"At last, however, by touching a secret spring, an inner compartment will open -- a roll of paper appears -- you seize it -- it contains many sheets of manuscript -- you hasten with the precious TREASURE into your own chamber, but scarcely have you been able to decipher....Well read in the art of CONCEALING A TREASURE, the possibility of false linings to the drawers did not escape her, and she felt round each with anxious acuteness in vain."
Anticipating that Elissa Schiff might read the above passage (which I quoted in my post about Blackbeard) in a risque light, after she did the same thing with another JA passage last week, I wrote to her as follows:
I will save you the trouble of pointing out what I know you would have noticed as soon as you read the above text from NA, and which I have known about for over three years, which is that these excerpts, and a number of others in NA, are not only about buried treasure in the sandy beaches of the West Indies, it's also about "treasures" of a much more personal (and sensitive) kind, the kind which are best concealed in "the false linings of (ladies's) drawers"!
If I could have given two talks to the Portland AGM, the above would have been part of my second presentation, about the sexual awakening of Catherine Morland while at the Abbey.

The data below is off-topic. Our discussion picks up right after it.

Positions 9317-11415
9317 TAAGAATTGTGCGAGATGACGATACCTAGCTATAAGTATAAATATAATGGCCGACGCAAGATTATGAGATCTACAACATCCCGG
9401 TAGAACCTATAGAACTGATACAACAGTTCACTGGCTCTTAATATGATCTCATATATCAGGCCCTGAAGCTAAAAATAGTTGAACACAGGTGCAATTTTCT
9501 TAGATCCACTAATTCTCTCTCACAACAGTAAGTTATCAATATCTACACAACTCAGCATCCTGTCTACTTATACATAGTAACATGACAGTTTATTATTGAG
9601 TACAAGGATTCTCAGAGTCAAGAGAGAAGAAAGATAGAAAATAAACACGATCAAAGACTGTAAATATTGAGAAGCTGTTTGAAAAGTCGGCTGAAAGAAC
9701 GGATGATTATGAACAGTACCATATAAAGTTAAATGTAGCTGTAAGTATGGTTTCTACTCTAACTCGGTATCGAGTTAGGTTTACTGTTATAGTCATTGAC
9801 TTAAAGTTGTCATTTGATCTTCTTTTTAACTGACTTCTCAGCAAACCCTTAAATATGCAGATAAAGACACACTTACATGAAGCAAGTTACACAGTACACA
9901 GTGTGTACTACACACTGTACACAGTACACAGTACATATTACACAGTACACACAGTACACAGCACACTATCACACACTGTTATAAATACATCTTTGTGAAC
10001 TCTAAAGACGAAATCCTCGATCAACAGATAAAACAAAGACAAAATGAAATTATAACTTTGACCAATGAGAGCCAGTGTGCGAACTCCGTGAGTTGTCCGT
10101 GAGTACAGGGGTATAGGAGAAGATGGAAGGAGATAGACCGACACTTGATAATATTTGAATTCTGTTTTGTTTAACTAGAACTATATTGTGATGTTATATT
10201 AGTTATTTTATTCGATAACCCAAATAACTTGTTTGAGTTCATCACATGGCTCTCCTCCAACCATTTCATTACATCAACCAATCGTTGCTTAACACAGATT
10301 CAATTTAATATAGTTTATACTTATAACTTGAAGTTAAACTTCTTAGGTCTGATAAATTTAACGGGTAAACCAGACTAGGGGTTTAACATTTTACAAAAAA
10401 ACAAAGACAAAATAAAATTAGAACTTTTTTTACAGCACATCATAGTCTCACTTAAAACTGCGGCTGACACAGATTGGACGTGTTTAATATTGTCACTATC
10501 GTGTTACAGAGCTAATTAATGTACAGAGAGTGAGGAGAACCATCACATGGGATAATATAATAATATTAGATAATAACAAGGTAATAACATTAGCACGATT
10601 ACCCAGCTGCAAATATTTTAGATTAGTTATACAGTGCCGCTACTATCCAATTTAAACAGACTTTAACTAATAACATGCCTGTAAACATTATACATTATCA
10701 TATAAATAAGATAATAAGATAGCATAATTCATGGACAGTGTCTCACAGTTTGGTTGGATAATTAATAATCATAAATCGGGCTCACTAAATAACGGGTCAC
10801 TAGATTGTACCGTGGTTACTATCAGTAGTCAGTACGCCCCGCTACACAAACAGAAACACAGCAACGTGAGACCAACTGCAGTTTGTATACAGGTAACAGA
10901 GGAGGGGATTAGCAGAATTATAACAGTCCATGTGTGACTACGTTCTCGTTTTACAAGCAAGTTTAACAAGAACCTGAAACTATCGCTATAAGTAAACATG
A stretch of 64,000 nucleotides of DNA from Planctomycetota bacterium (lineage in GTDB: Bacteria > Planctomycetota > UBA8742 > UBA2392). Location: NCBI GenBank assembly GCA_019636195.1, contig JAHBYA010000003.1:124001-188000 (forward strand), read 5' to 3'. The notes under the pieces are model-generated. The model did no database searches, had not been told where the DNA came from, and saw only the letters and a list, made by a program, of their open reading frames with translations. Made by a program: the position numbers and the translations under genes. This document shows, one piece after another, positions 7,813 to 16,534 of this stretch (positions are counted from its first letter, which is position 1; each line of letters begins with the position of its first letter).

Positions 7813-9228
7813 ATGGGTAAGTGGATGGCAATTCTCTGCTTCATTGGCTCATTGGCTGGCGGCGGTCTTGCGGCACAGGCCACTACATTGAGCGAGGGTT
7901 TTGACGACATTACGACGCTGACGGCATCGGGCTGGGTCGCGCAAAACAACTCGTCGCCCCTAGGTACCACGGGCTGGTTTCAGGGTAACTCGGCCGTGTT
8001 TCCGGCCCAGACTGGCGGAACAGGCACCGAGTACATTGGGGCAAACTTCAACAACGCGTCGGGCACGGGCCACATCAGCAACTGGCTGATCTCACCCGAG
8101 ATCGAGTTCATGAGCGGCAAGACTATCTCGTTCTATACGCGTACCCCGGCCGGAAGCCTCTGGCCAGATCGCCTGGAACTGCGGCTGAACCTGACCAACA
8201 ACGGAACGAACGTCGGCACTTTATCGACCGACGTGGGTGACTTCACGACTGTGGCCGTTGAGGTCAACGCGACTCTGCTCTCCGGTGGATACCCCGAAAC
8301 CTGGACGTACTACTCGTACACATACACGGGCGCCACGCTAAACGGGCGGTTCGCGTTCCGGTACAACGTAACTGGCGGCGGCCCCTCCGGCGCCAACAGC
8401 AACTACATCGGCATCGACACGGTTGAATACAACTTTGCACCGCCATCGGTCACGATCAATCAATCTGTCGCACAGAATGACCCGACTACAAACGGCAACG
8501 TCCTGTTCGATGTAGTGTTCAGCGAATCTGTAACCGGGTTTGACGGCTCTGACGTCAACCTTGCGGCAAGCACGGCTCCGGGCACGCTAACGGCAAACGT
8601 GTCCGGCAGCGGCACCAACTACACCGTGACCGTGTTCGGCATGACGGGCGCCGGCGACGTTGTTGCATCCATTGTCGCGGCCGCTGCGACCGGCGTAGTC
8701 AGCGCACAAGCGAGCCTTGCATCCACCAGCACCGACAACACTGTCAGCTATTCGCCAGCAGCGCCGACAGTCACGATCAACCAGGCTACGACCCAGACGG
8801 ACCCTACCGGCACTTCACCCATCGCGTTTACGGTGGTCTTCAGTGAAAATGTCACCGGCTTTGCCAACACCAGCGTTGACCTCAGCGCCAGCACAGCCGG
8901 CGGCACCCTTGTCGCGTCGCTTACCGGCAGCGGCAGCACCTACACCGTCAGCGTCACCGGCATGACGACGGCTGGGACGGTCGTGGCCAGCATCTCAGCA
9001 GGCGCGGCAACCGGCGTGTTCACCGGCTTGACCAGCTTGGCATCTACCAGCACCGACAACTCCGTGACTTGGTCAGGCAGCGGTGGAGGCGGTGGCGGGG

Later on, I responded to Nancy Mayer on the same subject as follows:
"While ladies' undergarments -- drawers-- were being sold from at least 1805..."
My point exactly--I had looked into this a couple of years ago, and i found then that the existence of ladies' drawers before JA's novels were published (and also some of JA's letters which also refer in a curious way to "drawers") was indisputable.
"...they were not at all a garment customarily worn."
To which I say, so what? The point is that JA, punster that she was, surely knew the word and its "lingerical" meaning that would provide a very fertile basis for a double meaning pun.
"They did have a waist band and a seat but didn't have a crotch. items which looked like legs of a a pair of trousers tied to the thigh were briefly popular for adults. They remained a part of a child's wardrobe for a longer period."
If memory serves me right, the exhibit of prints of Regency Era caricatures at the recently concluded JASNA AGM included a couple of VERY risqué images of ladies of the night in extremely exposed postures wearing those very same same garments you described.
"It wasn't until long after Jane Austen's death that ladies began to consider drawers a necessary part of their wardrobe. Jane Austen might have seen pictures of drawers and even could have had a pair-- but I doubt it."
Again, I think you are wrong, we know that JA was VERY interested, e.g., in Cruikshank's caricatures, particularly the two caricatures of the Prince Regent shown in these two articles by Colleen Sheehan about "the Prince of Whales":
"She would not have made a joke with a double entendre about them."
So you say, begging the question.
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